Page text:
AN ESCALATION of the campaign being waged against Sark Estate Management raises a number of troubling issues, not least firearms security, adequacy of policing and personal safety there, particularly if your face does not fit.
But perhaps the biggest concern is the suitability of Sark's government, Chief Pleas.
At first glance that might seem an unwarranted accusation but the evidence – largely ignored in the current debate on vandalism – is there.
Nearly half of Chief Pleas took part in a protest against the vineyards, although not one of them, nor the responsible committee, had earlier expressed any concerns about what SEM was doing.
Elsewhere, protests generally occur after people feel their views have been ignored.
In Sark, it appears that they have replaced the conventional way of asking a business what its long-term intentions might be.
What makes this more sinister is the enthusiasm with which so many of Sark's legislators jumped on the bandwagon, the same people who are talking about using the law in the case of the vineyards.
Legislating against what is unclear. Despite what the ringleader claimed, this is not about a loss of agricultural land. SEM is actually cropping the land, albeit with a perennial planting. The only 'loss' is of some grazing for horses, one of the least productive uses that the area could be put to, and SEM has done nothing which the island's Agriculture Committee can say is wrong.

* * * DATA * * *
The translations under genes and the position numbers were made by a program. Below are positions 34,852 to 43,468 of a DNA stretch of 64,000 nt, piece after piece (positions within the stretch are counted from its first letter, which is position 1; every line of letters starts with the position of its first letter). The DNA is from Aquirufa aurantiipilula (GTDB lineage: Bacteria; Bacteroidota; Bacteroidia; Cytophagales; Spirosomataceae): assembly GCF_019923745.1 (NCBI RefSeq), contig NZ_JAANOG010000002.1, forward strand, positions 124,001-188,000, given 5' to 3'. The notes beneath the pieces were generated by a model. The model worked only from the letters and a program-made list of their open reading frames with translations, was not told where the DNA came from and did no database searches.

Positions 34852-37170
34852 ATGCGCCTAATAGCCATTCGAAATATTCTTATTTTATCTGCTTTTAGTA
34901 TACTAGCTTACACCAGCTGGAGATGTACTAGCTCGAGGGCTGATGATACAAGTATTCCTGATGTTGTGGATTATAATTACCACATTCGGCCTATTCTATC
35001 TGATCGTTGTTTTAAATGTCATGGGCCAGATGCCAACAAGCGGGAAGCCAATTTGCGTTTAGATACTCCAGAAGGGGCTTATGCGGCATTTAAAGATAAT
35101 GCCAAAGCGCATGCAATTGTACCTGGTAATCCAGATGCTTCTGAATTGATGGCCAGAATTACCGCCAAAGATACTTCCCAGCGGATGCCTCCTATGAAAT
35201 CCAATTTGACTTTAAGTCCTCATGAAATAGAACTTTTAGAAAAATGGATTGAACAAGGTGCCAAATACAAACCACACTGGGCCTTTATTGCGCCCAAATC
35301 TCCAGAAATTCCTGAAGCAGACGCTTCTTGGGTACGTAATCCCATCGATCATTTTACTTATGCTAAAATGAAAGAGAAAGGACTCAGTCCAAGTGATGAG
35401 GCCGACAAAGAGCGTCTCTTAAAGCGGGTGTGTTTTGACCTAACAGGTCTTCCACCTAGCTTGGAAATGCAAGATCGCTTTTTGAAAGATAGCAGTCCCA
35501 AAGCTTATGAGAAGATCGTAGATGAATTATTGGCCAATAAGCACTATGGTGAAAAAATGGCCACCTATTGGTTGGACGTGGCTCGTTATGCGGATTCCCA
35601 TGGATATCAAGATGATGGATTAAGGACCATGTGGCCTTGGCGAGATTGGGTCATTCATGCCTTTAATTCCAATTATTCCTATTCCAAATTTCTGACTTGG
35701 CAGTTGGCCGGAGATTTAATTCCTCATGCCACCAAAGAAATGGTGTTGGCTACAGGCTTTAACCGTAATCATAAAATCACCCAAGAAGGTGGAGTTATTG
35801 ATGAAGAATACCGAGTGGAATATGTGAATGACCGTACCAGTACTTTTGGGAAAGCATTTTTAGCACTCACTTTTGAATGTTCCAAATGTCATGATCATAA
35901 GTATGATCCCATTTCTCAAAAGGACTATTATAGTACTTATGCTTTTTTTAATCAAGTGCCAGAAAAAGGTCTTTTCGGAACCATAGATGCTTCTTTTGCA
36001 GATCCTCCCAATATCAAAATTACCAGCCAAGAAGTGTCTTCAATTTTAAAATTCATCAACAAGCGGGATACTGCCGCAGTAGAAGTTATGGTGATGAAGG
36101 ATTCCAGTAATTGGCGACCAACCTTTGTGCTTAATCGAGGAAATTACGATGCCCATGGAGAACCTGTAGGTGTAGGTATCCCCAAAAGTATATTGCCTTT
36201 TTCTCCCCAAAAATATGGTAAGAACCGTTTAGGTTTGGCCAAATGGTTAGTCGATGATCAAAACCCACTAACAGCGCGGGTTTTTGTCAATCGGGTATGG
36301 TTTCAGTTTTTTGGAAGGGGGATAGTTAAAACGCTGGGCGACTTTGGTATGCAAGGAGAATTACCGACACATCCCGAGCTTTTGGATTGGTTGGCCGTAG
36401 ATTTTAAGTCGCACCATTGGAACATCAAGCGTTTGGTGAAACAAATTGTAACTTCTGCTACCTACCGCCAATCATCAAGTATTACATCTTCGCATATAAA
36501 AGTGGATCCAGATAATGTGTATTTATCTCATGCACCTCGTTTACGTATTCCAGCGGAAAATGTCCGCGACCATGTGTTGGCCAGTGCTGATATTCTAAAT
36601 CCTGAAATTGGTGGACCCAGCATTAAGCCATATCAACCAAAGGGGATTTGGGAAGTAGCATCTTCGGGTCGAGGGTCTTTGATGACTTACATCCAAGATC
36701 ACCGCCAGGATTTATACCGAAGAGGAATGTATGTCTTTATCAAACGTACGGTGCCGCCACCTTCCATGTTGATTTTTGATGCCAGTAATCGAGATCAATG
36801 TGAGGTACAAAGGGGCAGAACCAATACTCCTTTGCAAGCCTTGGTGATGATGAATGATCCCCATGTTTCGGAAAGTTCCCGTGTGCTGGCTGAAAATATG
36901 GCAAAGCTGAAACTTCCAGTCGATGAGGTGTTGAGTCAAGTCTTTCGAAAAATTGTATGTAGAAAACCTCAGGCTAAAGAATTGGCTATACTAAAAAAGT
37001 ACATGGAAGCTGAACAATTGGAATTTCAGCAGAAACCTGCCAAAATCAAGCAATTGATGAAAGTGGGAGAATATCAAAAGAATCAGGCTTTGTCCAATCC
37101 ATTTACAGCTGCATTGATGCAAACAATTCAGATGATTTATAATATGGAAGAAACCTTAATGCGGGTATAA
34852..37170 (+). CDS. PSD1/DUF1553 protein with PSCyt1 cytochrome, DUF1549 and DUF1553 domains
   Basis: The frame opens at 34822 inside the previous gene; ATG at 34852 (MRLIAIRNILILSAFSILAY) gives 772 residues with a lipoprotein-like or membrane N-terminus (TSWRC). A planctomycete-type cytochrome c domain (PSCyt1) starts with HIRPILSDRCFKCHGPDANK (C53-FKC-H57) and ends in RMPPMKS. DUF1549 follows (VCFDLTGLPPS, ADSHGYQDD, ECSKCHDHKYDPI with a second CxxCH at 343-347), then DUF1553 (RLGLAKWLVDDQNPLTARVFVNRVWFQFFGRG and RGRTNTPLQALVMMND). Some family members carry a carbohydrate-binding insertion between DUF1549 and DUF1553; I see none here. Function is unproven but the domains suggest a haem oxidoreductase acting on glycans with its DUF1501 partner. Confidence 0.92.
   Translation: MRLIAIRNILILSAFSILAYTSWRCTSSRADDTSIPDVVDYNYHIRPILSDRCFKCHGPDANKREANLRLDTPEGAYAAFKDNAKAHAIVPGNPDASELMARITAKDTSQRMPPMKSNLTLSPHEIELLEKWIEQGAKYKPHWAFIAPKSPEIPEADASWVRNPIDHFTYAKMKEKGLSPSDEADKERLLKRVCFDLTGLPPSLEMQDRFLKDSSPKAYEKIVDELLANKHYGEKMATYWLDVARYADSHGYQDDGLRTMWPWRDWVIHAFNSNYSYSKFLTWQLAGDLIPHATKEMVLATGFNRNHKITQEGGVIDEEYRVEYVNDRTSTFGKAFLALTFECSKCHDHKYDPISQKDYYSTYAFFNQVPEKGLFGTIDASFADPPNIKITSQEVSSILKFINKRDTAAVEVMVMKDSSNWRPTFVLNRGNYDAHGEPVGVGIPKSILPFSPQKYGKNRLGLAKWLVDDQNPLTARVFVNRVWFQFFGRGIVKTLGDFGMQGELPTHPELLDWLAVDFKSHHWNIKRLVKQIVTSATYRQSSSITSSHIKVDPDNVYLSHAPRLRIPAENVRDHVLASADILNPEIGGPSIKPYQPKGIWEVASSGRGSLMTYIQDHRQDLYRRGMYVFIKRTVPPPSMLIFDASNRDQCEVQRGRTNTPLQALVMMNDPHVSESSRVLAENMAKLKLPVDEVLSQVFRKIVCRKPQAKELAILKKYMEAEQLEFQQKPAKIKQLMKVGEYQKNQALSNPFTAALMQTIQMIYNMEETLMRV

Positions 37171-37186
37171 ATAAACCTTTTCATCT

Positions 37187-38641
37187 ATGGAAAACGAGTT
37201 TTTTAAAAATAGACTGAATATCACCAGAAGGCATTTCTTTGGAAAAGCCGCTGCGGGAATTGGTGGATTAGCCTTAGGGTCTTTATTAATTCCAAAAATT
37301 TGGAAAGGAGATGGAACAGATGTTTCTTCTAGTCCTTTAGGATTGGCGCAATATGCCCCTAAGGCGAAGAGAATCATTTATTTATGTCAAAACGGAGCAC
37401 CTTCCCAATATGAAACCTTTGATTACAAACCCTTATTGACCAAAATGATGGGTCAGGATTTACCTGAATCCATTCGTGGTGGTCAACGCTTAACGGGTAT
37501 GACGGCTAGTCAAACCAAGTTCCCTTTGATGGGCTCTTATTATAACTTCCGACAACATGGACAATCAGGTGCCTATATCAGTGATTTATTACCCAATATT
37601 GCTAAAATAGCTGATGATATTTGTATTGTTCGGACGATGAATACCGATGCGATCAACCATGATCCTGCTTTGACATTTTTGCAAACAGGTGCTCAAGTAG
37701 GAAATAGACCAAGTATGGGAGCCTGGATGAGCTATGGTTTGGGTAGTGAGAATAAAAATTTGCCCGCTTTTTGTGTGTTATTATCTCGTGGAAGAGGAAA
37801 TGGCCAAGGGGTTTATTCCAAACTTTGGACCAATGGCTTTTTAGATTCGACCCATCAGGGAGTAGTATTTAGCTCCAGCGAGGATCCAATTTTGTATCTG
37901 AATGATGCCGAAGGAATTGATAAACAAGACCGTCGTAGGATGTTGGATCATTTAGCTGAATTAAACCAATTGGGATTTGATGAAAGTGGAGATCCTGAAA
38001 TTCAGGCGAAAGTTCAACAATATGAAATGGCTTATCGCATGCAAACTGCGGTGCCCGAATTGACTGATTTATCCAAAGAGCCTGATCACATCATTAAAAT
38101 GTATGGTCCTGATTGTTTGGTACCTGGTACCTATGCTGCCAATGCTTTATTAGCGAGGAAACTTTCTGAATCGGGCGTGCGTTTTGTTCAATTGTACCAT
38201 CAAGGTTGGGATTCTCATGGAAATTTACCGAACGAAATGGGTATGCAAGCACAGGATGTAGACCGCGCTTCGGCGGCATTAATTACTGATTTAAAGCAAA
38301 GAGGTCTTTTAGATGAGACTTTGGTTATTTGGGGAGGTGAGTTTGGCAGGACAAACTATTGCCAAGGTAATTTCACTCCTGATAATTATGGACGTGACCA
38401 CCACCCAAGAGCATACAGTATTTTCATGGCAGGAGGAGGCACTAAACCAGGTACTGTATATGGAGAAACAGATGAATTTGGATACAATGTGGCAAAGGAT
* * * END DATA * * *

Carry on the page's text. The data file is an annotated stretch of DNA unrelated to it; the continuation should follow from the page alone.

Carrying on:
So what next? Rent-a-mob stopping guests using a hotel because it is owned by SEM? Picketing a pub because it has the wrong owner?
And if/when Chief Pleas does legislate over land use, what confidence can anyone have that the law is required and proportionate or that the ends are justified when nearly half its members have already condemned the business that they will seek further to hamstring?
Provocation may be claimed on both sides, but no functioning democratic government can behave in a partisan manner. Decisions must be evidence-based or else have no legitimacy.
Whoever pulls the strings in Sark ought to take stock of how all this plays to a wider audience.
Government by grudge gives the moral high ground to SEM.